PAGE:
The cloud's impact will transform business and government in the biggest disruption IT has experienced in 25 years.
In the coming year, the cloud's impact on business and government strategies will continue to accelerate, and it will be the biggest driver behind major IT decisions, said Cary Landis, senior architecht at NJVC, an IT solutions provider that just released the top 10 transformational impacts of the cloud in 2013 — all of which will transform business and government in the biggest disruption IT has experienced in 25 years, according to the company.
"The disruptive impact of cloud is uprooting old industries and making way for new,” Landis said.
The Top 10 Transformational Impacts of the Cloud in 2013 are:
The cloud will continue to forge a massive convergence of technologies — similar to the evolution of the cell phone to the smart phone.
For years, everyone has been talking about the “low-hanging fruit” of commodity email and infrastructure.But non-commodity custom software is beginning to move to the cloud in a meaningful manner.
The term “killer app” generally refers to the technology that’s so necessary it drives adoption of a computing paradigm. IT professionals will turn to cloud services brokers to manage the growing complexity problem by integrating heterogeneous infrastructure services; whereas software developers will turn to Platform as a Service (PaaS) for integrating disparate Web services to deliver seamless user experiences to their customers.
In 2013, PaaS will be adopted by companies in India and in other major outsourcing countries in a rapid and notable fashion. It will cause a ripple effect throughout industry because these outsourcing companies are so integral to modern business operations. The cloud makes geographic boundaries irrelevant.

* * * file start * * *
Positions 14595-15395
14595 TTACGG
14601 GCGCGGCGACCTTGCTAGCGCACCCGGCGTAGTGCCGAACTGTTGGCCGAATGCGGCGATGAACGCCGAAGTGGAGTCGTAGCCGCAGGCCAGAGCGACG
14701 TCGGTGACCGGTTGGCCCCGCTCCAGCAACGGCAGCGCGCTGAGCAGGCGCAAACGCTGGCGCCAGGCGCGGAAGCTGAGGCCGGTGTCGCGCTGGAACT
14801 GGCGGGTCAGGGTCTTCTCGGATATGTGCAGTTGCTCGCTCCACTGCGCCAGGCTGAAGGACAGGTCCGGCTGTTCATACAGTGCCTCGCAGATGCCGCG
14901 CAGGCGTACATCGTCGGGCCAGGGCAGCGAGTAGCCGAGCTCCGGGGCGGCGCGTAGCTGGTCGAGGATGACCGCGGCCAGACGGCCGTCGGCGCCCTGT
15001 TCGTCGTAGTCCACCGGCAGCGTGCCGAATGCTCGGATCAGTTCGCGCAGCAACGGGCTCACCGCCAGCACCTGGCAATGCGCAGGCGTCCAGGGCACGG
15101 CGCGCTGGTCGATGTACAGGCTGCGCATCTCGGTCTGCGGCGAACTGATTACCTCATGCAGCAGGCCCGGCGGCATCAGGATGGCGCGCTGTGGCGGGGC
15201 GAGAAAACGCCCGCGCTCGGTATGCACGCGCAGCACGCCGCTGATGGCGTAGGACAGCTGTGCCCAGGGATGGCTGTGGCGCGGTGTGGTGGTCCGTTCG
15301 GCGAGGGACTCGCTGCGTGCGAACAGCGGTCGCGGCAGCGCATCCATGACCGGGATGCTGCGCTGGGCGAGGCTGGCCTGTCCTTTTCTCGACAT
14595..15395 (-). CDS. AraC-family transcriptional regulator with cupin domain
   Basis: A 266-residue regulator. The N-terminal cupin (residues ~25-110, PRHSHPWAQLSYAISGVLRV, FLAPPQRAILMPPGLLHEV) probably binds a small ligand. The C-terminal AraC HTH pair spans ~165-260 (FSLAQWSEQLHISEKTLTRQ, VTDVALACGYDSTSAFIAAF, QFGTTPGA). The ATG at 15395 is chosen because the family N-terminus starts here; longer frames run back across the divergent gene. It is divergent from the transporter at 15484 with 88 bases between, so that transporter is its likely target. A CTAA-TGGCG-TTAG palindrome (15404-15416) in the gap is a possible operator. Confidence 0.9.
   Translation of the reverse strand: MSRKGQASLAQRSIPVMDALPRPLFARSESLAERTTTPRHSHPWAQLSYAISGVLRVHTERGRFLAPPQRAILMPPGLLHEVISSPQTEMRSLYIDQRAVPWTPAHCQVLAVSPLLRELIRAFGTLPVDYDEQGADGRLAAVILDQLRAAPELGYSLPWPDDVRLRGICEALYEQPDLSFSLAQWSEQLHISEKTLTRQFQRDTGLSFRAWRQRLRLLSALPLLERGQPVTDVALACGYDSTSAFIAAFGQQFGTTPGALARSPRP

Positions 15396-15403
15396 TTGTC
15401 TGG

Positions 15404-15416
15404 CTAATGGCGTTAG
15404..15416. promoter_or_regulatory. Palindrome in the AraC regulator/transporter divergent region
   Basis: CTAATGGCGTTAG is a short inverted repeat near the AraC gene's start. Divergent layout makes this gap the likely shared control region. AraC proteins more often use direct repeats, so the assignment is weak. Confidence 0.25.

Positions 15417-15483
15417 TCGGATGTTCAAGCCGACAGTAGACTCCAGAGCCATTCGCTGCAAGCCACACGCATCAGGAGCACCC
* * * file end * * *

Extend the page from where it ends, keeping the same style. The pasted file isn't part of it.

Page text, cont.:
Winners will emerge in the data center shakeout, as many large data centers will close and sell assets, or become acquired and consolidate. Cloud services brokerages will play a larger role for data center service providers to help their customers sort out the confusion and effectively manage an increasing number of cloud service providers.
“The problem with health IT is that the enterprise systems have grown too large to merely replace, but there are limits to what they can do,” Landis said. “For the healthcare industry to move forward and achieve the goals set out in the Health Information Technology for Economic and Clinical Health Act, the cloud must play a major role in the next generation of healthcare IT. Healthcare CIOs are looking at how much it will cost to upgrade their HITECH-compliant systems — and they are finding that proprietary models will leave them with unfavorable lock-in, while others in the healthcare industry embracing the cloud march forward.”
The need to use multiple cloud services providers to manage multiple functions will create a fast adoption of the cloud services brokerage model: either via a new internal role or external source, like the NJVC Cloudcuity Management Portal.
Large system integrators, whose success long depended on very expensive, highly complex and customized, on-premise solutions, will redefine their practices and their overall operating and profit models, especially as more businesses go beyond basic, "out-of-the-box" cloud services and turn to the cloud for more customized implementations. U.S. government agencies will begin to add new requirements to several major IT contracts.
Entrepreneurship will go into overdrive, especially as full-featured, "idea-to-revenue" platforms take developers from concept to development and to deployment and sales. This will trigger a new wave of innovation, entrepreneurship and disruptive startups that will make things interesting for system integrators.
Cloud adoption will move away from something buyers purchase with surplus budget money to a “must have” that replaces the traditional IT enterprise business model. The cloud's value can only be fully realized when traditional and more costly ways of storing, using and securing data are replaced with new business models that take advantage of "fast-and-lean" cloud services. "In the coming year, companies will accomplish this by halting old projects, re-thinking old contracts, and shifting funds to affordable and innovative cloud services that can transform the IT enterprise," Landis said.
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